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City of Calgary’s plan to reintroduce fluoride into water system up in cost, delayed


It will now take longer and cost more for the City of Calgary to reinstate water fluoridation at the city’s two water treatment plants.

A recent memo from city administration shows the upfront cost of fluoridation ballooned to $28.1 million from $10.1 million.

The city says that new number is based on a fully-designed and tendered project, which includes construction of a new building at the Bearspaw Aayer Treatment Plant, which wasn’t originally planned for.

It also takes into account inflationary impacts and supply chain challenges.

Operating and maintenance costs are pegged at upwards of a million dollars annually.

The expected completion date is also now a few months behind.

The project, which was introduced in 2021, was supposed to be done by next June, but it now looks like September 2024 is the more likely completion date.

Fluoride was in Calgary’s drinking water from 1991 to 2011. Since then, Calgarians have voted in multiple plebiscites on fluoridation, most recently in 2021.

Juliet Guichon, president of Calgarians for Kids’ Health, says the lack of water fluoridation impacts everyone, especially children of low socioeconomic status.

The group is calling on the city to make this project an urgent matter of public health.

“If you help children have good oral health, what doesn’t happen is they don’t have trouble sleeping, eating, playing, concentrating, attending school — all those things delay their development. So, the prevention of dental decay is important not just for the child's teeth, but also their overall health,” Guichon said.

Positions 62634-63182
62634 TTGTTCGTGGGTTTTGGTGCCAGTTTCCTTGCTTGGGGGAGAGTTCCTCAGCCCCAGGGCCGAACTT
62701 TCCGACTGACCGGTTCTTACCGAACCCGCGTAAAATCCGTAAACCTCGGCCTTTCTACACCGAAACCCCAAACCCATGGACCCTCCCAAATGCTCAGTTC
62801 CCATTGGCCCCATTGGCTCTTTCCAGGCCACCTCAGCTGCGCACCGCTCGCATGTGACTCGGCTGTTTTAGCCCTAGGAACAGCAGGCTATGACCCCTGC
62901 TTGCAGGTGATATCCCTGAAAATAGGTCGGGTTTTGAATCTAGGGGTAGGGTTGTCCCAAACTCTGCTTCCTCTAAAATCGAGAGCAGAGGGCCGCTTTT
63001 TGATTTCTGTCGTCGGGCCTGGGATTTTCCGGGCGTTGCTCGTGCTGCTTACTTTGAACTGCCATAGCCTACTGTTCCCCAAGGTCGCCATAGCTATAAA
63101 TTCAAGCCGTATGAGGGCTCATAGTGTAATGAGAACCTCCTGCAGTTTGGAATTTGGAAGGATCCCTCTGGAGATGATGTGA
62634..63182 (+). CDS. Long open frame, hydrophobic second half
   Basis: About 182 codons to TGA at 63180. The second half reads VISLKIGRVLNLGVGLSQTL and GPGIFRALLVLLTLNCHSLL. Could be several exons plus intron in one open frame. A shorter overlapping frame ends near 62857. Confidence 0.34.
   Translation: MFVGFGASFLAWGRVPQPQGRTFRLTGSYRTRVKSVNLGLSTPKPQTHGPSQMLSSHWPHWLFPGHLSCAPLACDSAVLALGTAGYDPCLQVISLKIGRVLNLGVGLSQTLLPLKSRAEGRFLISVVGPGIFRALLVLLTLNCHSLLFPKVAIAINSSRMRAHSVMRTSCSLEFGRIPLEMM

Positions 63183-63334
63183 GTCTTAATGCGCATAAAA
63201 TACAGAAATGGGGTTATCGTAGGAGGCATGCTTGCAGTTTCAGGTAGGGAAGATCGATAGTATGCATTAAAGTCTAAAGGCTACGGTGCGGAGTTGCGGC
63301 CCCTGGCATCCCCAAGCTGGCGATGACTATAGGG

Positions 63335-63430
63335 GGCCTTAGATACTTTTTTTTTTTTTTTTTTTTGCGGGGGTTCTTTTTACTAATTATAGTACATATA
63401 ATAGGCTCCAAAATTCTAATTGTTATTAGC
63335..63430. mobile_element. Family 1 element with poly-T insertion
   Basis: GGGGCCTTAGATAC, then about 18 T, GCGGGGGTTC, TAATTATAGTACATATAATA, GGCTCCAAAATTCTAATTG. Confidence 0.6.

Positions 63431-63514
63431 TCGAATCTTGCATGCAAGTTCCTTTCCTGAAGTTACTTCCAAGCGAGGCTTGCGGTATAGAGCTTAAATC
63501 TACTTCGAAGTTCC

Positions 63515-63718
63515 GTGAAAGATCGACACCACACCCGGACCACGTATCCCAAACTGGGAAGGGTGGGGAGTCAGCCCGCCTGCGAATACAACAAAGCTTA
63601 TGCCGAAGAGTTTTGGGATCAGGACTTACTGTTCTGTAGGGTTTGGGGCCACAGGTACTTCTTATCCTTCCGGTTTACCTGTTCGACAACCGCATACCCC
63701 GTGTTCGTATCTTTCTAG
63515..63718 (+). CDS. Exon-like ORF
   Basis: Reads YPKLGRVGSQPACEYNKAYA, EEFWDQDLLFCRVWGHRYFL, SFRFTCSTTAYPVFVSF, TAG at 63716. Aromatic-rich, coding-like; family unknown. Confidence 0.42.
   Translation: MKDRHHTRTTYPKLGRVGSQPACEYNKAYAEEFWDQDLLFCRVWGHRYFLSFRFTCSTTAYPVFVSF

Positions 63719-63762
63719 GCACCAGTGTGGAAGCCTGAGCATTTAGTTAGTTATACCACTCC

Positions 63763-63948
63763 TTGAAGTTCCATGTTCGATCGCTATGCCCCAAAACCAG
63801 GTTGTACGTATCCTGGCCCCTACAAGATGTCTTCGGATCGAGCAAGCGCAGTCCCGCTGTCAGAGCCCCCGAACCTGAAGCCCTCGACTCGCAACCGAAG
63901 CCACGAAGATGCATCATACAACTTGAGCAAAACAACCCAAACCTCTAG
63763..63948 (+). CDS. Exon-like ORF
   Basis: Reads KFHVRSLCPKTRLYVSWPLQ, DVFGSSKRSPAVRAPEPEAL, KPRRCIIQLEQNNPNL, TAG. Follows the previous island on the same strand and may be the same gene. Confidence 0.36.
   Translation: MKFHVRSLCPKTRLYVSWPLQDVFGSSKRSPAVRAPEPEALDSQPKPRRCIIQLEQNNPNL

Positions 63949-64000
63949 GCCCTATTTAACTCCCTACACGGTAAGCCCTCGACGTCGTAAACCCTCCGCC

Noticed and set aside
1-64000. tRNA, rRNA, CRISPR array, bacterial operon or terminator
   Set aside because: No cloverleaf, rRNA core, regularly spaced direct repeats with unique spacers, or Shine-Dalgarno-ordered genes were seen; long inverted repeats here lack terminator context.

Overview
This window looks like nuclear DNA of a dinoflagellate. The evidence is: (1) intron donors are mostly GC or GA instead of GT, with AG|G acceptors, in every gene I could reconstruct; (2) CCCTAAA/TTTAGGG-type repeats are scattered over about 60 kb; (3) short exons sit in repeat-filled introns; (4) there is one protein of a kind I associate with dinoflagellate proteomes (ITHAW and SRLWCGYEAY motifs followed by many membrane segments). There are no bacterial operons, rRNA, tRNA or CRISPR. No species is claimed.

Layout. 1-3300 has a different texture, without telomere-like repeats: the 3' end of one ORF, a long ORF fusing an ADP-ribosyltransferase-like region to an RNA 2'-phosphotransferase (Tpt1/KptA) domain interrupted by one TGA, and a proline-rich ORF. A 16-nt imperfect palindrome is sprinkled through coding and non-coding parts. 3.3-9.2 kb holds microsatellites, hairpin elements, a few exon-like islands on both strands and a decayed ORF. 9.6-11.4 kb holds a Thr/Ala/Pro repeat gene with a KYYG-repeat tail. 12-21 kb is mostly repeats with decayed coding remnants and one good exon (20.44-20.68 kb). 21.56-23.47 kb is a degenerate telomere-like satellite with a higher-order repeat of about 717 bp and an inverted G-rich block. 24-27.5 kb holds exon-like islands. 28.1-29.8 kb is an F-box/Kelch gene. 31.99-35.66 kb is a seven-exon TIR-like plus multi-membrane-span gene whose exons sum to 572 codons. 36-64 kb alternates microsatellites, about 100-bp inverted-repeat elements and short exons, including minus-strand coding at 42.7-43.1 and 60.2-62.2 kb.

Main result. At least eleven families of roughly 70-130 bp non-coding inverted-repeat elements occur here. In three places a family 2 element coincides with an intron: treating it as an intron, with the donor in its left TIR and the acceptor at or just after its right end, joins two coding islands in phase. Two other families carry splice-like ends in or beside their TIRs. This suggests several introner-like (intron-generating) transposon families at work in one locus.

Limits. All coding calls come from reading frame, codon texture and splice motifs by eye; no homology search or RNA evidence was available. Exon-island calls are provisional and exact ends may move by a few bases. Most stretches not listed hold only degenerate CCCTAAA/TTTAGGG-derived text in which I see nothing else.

In turn, she says the project will help save additional costs to the healthcare system.

“Fluoridation reduces dental decay by approximately 25 per cent, and their accompanying avoided medical costs, so these are costs incurred by the province when people go to an emergency department for an infection, it has to be treated by intravenous antibiotics and sometimes by actual admission, which is even more expensive,” Guichon said.

City administration is now working on awarding the construction contract.

It is covering the additional costs through the current 2023 to 2026 service plans and budgets. Top Stories

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